It started out so well, considering the tragic loss of 9/11. The whole world was on our side and largely supported our going after Al Qaeda and its Taliban supporters. Great article by Richard Parry at Alternet, who details how the so-called war on terror is more like a war on our Republic.
From the beginning of the “war on terror,” George W. Bush has lied to the American people about the goals, motivation and even the identity of the enemy — a propaganda exercise that continued through his 2007 State of the Union Address and that is sounding the death knell for the Republic. Since 2001, rather than focusing on the al Qaeda Sunni fundamentalist terrorists behind the 9/11 attacks, Bush has expanded the conflict exponentially — tossing in unrelated enemies such as Iraq’s secular dictator Saddam Hussein, Shiite-led Iran, Syria and Islamic militants opposed to Israel, like Hezbollah in Lebanon and Hamas in Gaza.
Bush continues this deception into the State of the Union address :
“The Shia and Sunni extremists are different faces of the same totalitarian threat,” Bush said. “Whatever slogans they chant, when they slaughter the innocent they have the same wicked purposes. They want to kill Americans, kill democracy in the Middle East, and gain the weapons to kill on an even more horrific scale.”
But this depiction is a continuation of Bush’s tendency to misstate the key question of what’s motivating Islamic militancy. In September 2001, Bush claimed that the motive behind the 9/11 attacks and other manifestations of anti-Americanism in the Middle East was that Islamic extremists “hate our freedoms.” Now, he says they want to “kill” Americans, democracy and anything else that gets in their way. However, this distortion of what drives the swelling anti-Americanism in the Middle East is not only wrong, it’s dangerous. It guarantees an expensive, bloody and endless war. It also could ensure eventual defeat for legitimate U.S. interests in the region.
Look specifically at the effect on our battle against the actual perpetrators of 9/11. We’re playing right into their hands:
The truth is that the motives of Islamic militants are much more complicated and diverse than Bush wants the American people to know. In Iraq, Sunni insurgents are killing Americans because the United States invaded their country and handed the reins of power over to rival Shiites, while Shiites are using “death squads” to consolidate their authority by killing Sunnis. Along the Mediterranean, other Islamic militants have fought against Israeli occupation of Palestinian territory and Lebanese land. Some Middle Eastern militants are resentful of U.S.-backed autocrats like those governing Egypt and Saudi Arabia; many object to the corruption that has surrounded the region’s oil wealth; others want a return to more traditional Islamic religious values; some actually favor democratic elections because they expect to win and want to unseat corrupt pro-American leaders. In the Palestinian territories, Hamas did win an election. In Lebanon, Hezbollah is a powerful political force. In Iran, radical president Mahmoud Ahmadinejad gained office through a limited democratic process. Even al-Qaeda has far more limited objectives than Bush has claimed. Despite Bush’s oft-stated assertion that — if the United States retreats — al Qaeda will form a caliphate stretching from Spain to Indonesia, no credible analyst believes that.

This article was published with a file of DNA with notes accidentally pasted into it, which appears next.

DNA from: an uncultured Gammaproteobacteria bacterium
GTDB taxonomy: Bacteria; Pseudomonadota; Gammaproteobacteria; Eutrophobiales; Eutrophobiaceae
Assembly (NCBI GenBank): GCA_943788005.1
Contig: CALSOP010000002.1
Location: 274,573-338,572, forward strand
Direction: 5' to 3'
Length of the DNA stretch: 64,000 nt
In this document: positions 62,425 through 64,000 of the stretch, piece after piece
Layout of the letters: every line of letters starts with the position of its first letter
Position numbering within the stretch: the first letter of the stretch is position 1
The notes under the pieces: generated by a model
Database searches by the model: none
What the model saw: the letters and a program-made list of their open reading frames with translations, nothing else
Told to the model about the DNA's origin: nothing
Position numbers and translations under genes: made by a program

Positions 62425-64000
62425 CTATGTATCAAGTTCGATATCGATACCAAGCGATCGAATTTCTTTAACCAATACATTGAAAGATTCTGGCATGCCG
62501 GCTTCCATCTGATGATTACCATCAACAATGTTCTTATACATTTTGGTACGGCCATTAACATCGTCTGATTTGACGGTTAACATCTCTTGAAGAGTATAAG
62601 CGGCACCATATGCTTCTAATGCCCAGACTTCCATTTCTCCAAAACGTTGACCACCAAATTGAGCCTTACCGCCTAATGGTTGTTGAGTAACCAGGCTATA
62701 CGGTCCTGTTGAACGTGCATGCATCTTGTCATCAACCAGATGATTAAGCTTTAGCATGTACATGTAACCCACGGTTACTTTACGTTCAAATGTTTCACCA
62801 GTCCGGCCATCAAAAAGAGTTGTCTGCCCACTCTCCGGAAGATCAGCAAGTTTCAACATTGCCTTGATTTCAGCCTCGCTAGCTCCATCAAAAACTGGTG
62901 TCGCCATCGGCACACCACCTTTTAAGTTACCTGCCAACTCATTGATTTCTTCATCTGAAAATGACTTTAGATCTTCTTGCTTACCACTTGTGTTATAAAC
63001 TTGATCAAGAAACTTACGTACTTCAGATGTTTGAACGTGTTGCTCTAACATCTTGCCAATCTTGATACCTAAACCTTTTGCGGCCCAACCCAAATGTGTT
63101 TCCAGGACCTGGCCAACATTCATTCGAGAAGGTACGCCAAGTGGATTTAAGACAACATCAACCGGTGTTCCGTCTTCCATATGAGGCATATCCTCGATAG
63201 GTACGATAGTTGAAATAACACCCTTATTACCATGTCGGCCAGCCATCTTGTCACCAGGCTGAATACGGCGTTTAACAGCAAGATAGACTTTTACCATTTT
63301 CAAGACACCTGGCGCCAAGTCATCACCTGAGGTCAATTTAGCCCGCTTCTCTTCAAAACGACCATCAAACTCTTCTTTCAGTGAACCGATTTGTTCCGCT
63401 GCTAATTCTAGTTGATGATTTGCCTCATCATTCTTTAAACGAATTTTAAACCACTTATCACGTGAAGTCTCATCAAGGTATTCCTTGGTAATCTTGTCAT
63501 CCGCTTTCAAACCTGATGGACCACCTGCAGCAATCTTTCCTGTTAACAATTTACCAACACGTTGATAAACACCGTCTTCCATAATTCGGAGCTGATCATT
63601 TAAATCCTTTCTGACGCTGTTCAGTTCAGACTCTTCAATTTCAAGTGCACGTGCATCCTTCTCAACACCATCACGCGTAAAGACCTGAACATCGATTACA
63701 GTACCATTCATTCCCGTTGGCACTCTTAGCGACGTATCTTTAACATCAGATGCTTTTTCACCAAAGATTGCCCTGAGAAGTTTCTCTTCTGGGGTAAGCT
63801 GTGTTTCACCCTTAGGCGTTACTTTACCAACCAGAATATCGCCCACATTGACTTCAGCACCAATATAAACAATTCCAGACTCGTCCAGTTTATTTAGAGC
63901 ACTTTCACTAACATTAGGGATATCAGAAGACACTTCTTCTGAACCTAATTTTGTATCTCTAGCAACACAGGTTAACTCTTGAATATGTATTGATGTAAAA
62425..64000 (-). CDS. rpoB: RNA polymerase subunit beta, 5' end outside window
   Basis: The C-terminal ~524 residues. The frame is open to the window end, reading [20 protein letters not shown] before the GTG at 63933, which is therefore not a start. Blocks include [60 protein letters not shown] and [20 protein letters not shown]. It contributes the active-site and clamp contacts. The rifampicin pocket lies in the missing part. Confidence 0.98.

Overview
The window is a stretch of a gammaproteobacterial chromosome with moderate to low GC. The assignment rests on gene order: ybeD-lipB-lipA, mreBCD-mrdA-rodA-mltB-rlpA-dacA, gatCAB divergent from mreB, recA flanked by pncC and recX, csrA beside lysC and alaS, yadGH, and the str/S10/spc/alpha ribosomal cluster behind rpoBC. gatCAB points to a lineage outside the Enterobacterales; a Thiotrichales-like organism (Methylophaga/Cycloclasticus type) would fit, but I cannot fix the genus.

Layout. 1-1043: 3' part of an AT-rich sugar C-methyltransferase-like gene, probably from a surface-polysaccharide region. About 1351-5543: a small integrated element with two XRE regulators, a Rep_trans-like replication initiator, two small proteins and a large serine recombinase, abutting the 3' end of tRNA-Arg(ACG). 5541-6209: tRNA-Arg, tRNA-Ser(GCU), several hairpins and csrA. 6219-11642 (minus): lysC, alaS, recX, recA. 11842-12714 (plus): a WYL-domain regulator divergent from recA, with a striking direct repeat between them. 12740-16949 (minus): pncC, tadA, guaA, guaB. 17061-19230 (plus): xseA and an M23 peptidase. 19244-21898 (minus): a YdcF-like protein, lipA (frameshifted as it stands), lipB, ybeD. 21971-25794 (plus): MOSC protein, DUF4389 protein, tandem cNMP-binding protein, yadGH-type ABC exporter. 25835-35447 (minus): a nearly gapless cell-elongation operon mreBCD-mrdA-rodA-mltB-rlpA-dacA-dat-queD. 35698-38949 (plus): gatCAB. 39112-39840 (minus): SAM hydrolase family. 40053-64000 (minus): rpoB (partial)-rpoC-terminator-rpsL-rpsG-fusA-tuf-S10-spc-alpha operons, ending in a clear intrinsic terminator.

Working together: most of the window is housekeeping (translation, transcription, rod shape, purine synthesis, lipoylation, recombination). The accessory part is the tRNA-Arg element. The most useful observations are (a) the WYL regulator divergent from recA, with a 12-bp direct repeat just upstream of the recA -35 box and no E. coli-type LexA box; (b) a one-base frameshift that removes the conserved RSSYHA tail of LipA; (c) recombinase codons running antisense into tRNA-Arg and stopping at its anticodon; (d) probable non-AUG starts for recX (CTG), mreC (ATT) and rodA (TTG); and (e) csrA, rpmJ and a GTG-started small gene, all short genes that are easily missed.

Intercepted alQaeda documents actually reveal leaders fretting about how fragile their position in Iraq would be if the United States withdrew. According to one captured letter, “Atiyah,” a senior aide to Osama bin Laden, stressed the need to exploit the continued American presence so al-Qaeda can put down roots in Iraq.
Atiyah told Zarqawi that “the most important thing is that the jihad continues with steadfastness and firm rooting, and that it grows in terms of supporters, strength, clarity of justification, and visible proof each day. Indeed, prolonging the war is in our interest.”
“The mujahaddin must not have their mission end with the expulsion of the Americans from Iraq, and then lay down their weapons, and silence the fighting zeal,” said the “Zawahiri letter,” according to a text released by the office of the U.S. Director of National Intelligence.
Yet, even as Bush’s Iraq War strategy plays into the hands of al Qaeda, the President told Congress and the American people that he intends to confront radical Shiite movements in the region with determination equal to that aimed at Sunni extremists.
Lumping Hezbollah, Iran, Syria, Iraqi insurgents and others together with alQaeda underscores the risks — and almost certain futility — of Bush’s expanding “war on terror.” With anti-Americanism across the Middle East often registering in the 90 percentiles, Bush’s strategy is more likely to accelerate Islamic extremism than put a brake on it.